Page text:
Few, too, are those who make total commitment (5) or total surrender of their lives to the Lord Jesus Christ. This is an irrevocable decision in which we give God our permission to do anything He wishes in us, with us, to us or through us. We give up all our rights.
Frequently, circumstances degenerate into near chaos after we make such a decision, because God honors our request for Him to take complete control of our lives. If He is to take control then we must lose control, and that is a process that seldom gives us joy! The circumstances or persons God uses to bring us to the end of our control of our lives are often not in themselves spiritual. They sometimes inflict undeserved suffering, but it is just such suffering that accomplishes God’s purposes in our lives (I Pet. 2:20-2 1; Phil. 1:23-30). At the time of the suffering or chastening (Phil. 3:10; Heb. 12:11), it seldom seems a cause for rejoicing, but it is the crucible that produces the holiness we long for.
God’s purpose for the believer is to conform him to the image of Christ (Rom. 8:29). Such conformity involves suffering. The “all things” of Romans 8:28 which work together for good are rarely seen as good in themselves, except in retrospect.
Your Inner Conflict
The “S” at the center of the wheel [above] represents the self controlled life or “flesh” (KJV). The flesh is in ascendancy in the lives of most believers for their entire Christian experience. It seeks differing forms, depending upon the individual, to get its needs met by some thing or person in either a negative or a positive way. Money, material things, success, fame, sex, power or any of countless other things can drive or motivate a person and become his central focus when he is dominated by the self-life or flesh. Thus the “flesh” is merely the believer’s attempt to live the Christian life in his own strength.
The “flesh,” therefore, is a very serious problem for the Christian – as serious as idolatry. For when we replace the centrality of Christ with anything – even ourselves whatever we install on the throne of our lives becomes an idol. God must deal firmly with the flesh. And He does, usually by revealing the self-centered life’s inability to cope until the believer, finding his situation unbearable, gives up on himself and becomes interested in exchanging the self-life for the Christ-life.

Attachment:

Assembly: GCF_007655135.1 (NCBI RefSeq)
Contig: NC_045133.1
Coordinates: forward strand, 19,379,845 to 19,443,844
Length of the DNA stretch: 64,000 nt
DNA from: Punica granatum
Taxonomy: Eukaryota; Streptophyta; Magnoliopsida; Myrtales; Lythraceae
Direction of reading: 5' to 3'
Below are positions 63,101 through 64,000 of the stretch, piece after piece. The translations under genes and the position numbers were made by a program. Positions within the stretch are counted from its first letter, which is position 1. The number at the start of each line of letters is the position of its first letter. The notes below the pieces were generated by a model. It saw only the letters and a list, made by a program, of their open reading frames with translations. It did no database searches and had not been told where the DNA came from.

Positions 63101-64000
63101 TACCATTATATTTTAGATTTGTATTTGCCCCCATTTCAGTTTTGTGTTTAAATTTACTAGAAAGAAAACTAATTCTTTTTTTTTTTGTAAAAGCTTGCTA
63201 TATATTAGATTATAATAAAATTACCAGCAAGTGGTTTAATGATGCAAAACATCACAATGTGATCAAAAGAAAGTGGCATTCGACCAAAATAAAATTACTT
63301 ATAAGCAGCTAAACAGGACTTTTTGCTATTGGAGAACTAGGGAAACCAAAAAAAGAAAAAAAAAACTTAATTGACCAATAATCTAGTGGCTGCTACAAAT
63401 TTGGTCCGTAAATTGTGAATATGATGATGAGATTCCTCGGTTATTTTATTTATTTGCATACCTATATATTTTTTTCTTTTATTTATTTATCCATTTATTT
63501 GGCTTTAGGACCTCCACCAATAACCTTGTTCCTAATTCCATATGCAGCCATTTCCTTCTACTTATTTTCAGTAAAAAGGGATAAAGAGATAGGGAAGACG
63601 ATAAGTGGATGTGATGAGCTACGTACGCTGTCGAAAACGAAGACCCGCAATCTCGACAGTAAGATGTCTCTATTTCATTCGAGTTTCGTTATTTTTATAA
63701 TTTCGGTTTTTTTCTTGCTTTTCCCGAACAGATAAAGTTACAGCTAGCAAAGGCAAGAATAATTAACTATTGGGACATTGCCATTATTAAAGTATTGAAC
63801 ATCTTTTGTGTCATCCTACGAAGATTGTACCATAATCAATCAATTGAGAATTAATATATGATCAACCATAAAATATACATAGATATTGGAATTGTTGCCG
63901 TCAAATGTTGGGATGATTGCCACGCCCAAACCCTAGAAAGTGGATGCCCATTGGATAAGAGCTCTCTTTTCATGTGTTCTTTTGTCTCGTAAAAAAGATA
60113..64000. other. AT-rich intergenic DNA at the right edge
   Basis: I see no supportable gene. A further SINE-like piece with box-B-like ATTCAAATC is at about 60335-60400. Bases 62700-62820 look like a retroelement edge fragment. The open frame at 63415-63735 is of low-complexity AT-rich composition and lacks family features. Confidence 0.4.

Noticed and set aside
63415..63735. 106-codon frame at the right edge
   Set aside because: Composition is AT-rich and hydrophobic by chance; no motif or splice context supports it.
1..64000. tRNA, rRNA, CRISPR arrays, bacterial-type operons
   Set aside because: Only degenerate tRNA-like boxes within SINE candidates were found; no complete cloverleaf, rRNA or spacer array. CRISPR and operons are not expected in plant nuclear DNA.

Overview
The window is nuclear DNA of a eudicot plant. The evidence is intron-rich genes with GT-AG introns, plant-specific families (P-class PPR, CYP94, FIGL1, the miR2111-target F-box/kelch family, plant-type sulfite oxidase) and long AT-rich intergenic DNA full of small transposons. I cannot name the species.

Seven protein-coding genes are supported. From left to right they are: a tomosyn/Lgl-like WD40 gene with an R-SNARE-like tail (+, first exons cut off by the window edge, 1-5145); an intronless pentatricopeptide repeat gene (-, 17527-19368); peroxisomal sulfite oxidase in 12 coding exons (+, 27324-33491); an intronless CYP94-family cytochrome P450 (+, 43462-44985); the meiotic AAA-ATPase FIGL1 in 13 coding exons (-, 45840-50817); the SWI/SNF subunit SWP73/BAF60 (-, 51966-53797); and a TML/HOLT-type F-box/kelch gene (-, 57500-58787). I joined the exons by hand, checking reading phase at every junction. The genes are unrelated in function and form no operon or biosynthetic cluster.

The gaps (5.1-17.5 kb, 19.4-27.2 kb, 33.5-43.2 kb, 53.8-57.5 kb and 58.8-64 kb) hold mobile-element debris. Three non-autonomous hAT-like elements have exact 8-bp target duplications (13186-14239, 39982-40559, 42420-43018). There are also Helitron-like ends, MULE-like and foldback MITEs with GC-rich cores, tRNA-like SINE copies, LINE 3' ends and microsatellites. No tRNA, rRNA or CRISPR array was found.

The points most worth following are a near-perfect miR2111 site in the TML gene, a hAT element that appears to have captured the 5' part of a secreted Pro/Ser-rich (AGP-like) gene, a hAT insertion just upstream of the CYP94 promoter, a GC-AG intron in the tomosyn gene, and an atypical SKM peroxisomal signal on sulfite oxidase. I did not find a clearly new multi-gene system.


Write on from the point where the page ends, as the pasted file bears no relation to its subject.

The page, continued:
So long as self (flesh) remains in control, the conflicts depicted in the “soul” (personality) part of the Wheel Diagram will continue. They may become worse with age and increasing responsibilities. Occasionally, a psychologically well-adjusted self-life can cope with circumstances for most of a lifetime, but the results are far from fulfilling.
The psychological deficiencies, along with the guilt (both real and imagined), combine to produce varying degrees of frustration in the self-controlled life. The frustration must be dealt with. Some choose to dump it on others in the form of blows-physical or verbal-while some are more fearful of retaliation and suppress their hostility as best they can. Others suppress anger and frustration because they blame themselves for every problem and annoyance they encounter. When hostility and frustration are suppressed, for whatever reason, they will have an impact in the mind or emotions or both. Internalized hostility or anger often results in depression and/or anxiety in the emotions. Some persons can use their minds to implement various distortions or denials of reality. This enables them to escape the necessity of dealing with the real problem, the self-life.
When the psychological conflict drags on without remedy, however, it commonly results in somatic complaints, as illustrated in the diagram. The physical ailments, though real, actually are symptoms of a deeper problem-the self-life. So are the psychological problems depicted in the “soul” area.
[In part two we will consider God’s solution–exchanging the self-life for the Christ-life through identification with Him.
“Come to Me, all you who labor and are heavy laden, and I will give you rest. Take My yoke upon you and learn from Me, for I am gentle and lowly in heart, and you will find rest for your souls. For My yoke is easy and My burden is light” (Matt. 11:28-30).
“You will keep him in perfect peace,
Whose mind is stayed on You,
Because he trusts in You.
Trust in the LORD forever,
For in YAH, the LORD,
is everlasting strength” (Isaiah 26:3,4).
“I have been crucified with Christ; it is no longer I who live, but Christ lives in me; and the life which I now live in the flesh I live by faith in the Son of God, who loved me and gave Himself for me” (Gal. 2:20).]
Part 1 of 2. The Wheel and Line is also available as a free online course. This is a summary of chapter two of Dr. Solomon’s Handbook to Happiness (Tyndale) and available from GFI. Bracketed content added.